These things I have written to you who believe in the name of the Son of God, so that you may know that you have eternal life.
1 John 5:13
This is the last time that John repeats this particular refrain in this letter. Since the pattern made itself evident — the first time I have noticed this pattern in this letter — it seems prudent to stop and consider the last instance of it.
John has written these things to a particular audience: those who believe in the name of the Son of God. Name was more, in the ancient world, than it is today. Today, most people think that a name is little more than an identifier; a way to tell one person apart from the other six billion or so on the planet. When this was written, one’s name was so much more. A person’s entire identity was bound up in their name. A person’s individual reputation as well as their family’s reputation and their entire history was contained within that name. So, when I am said to believe in the name of the Son of God, it is more than just accepting that there was a guy named Jesus Who cruised around Israel about two thousand years ago and was crucified by the Roman government. Those are facts and accepting them is no more an act of faith than believing that I am sitting on a chair (which happens to be a fact, at the time of writing this). To believe in the name is to accept Who He claimed to be as true. Jesus claimed to be God in human flesh; to be the Son of God; to be the One Who would pay the price for my sins; that there is no way to the Father except Him. That is the name that I must believe in. I must trust that what He claims is true. And belief must impact behavior or it is no belief at all.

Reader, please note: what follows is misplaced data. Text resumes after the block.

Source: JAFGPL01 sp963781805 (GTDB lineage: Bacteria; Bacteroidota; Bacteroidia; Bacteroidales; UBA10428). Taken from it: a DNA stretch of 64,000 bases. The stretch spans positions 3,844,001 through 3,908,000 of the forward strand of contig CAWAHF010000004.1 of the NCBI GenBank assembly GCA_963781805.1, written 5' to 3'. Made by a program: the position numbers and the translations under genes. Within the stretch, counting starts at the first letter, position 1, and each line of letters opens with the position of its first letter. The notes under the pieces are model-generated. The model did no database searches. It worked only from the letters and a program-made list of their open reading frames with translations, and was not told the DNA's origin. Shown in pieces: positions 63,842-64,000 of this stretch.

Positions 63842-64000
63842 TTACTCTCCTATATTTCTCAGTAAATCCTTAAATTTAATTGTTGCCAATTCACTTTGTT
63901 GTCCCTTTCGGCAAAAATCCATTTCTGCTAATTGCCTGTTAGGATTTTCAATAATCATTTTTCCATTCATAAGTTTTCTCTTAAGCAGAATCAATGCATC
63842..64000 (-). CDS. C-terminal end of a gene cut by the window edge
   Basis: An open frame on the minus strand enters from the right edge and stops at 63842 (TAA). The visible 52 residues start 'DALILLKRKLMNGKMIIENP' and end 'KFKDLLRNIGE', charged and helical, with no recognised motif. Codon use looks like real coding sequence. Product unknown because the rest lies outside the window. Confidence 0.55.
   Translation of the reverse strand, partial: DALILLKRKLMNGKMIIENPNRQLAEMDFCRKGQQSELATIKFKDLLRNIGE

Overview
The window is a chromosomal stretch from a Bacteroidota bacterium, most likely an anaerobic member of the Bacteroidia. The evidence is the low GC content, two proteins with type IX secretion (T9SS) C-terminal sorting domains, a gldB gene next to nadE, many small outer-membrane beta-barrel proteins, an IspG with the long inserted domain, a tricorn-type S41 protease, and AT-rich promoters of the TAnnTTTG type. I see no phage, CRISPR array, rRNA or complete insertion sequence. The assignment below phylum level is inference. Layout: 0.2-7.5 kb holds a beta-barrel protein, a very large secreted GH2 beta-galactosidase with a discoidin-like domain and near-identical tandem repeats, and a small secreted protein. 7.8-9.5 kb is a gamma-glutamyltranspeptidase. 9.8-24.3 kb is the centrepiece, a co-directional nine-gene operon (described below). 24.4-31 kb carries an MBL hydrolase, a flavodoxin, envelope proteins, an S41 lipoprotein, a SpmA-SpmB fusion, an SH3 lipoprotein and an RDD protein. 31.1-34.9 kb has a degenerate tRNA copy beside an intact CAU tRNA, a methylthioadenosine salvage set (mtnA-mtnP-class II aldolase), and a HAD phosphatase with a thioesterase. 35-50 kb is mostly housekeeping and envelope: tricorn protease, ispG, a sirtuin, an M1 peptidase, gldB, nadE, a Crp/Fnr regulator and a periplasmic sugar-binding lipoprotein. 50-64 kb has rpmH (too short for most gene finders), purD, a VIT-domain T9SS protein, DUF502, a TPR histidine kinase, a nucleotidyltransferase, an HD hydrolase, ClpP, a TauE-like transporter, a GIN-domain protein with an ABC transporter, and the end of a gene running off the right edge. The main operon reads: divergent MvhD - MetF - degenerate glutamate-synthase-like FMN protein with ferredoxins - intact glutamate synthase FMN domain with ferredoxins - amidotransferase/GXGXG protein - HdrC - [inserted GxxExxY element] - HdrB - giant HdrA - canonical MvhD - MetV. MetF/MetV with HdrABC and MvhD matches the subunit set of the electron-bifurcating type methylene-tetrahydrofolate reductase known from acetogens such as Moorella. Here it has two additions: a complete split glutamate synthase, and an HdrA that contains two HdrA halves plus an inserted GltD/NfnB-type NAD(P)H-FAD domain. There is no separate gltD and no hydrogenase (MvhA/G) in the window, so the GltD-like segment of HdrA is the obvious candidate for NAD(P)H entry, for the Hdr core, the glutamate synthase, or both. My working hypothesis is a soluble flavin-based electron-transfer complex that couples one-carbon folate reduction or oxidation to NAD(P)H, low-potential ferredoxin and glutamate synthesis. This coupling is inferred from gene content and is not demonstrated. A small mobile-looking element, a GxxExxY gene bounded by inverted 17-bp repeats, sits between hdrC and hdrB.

John has written to this audience — those who trust that Jesus is Who He claims to be and behave based on that — so that they might know that they have eternal life. The word that we translate as eternal is actually more specific than that. The idea, according to the concordance, is that our life will be without end. It could also mean without beginning or without either beginning or end. Since our lives definitely have a beginning, it then follows that the intent is to communicate an endless life.
If I believe in the name of Christ and that belief impacts my behavior, then I will see the things that John has described in this letter manifest in my life. There will be a more loving me and a less sinful me. John speaks of persistent lifestyles. While there are sins that I continue to battle, they are not consistently present and, by the grace of God, actions are taken to minimize their reappearance. One by one, God shows me where the roots are that lead to certain sins sprouting and bearing their nasty fruit. One by one, God works in me to tear out those roots. It takes time, but I can look back and see the growth toward following Jesus’ lead. I am not perfect, but the trek continues.
Father, thank You for putting it into the heart and pen of John to write this letter that I might know whether or not I have eternal life. Thank You for providing a litmus test, of sorts, that I can measure against. And thank You for the progress I can see over the years of walking with You. It is slow progress, but You have a lifetime to make me who You want me to be. Please open my eyes to the areas where sin has roots and soften my heart to be able to not only be pliant to Your work but also to more readily release its hold on those roots of sin.